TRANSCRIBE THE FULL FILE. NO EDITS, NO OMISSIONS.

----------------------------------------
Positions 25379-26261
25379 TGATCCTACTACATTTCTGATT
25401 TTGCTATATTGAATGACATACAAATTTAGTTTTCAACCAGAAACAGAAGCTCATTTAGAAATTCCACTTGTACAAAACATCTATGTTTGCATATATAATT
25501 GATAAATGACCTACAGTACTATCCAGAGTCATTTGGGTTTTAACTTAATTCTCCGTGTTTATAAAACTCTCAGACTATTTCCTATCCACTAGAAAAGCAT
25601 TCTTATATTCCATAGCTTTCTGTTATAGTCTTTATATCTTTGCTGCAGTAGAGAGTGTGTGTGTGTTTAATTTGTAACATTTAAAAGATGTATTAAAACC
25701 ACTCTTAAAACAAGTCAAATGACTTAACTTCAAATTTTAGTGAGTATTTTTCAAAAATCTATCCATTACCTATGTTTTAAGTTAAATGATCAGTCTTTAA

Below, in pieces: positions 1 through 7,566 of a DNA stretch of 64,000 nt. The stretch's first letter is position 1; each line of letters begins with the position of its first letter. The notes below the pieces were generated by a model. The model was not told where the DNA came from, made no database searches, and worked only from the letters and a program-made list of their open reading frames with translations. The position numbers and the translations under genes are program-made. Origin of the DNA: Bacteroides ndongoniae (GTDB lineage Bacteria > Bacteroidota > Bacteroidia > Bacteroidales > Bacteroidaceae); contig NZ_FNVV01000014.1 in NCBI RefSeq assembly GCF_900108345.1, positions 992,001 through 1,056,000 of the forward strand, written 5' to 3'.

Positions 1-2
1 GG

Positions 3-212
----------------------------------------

Positions 25379-26261
25379 TGATCCTACTACATTTCTGATT
25401 TTGCTATATTGAATGACATACAAATTTAGTTTTCAACCAGAAACAGAAGCTCATTTAGAAATTCCACTTGTACAAAACATCTATGTTTGCATATATAATT
25501 GATAAATGACCTACAGTACTATCCAGAGTCATTTGGGTTTTAACTTAATTCTCCGTGTTTATAAAACTCTCAGACTATTTCCTATCCACTAGAAAAGCAT
25601 TCTTATATTCCATAGCTTTCTGTTATAGTCTTTATATCTTTGCTGCAGTAGAGAGTGTGTGTGTGTTTAATTTGTAACATTTAAAAGATGTATTAAAACC
25701 ACTCTTAAAACAAGTCAAATGACTTAACTTCAAATTTTAGTGAGTATTTTTCAAAAATCTATCCATTACCTATGTTTTAAGTTAAATGATCAGTCTTTAA

Below, in pieces: positions 1 through 7,566 of a DNA stretch of 64,000 nt. The stretch's first letter is position 1; each line of letters begins with the position of its first letter. The notes below the pieces were generated by a model. The model was not told where the DNA came from, made no database searches, and worked only from the letters and a program-made list of their open reading frames with translations. The position numbers and the translations under genes are program-made. Origin of the DNA: Bacteroides ndongoniae (GTDB lineage Bacteria > Bacteroidota > Bacteroidia > Bacteroidales > Bacteroidaceae); contig NZ_FNVV01000014.1 in NCBI RefSeq assembly GCF_900108345.1, positions 992,001 through 1,056,000 of the forward strand, written 5' to 3'.

Positions 1-2
1 GG

Positions 3-212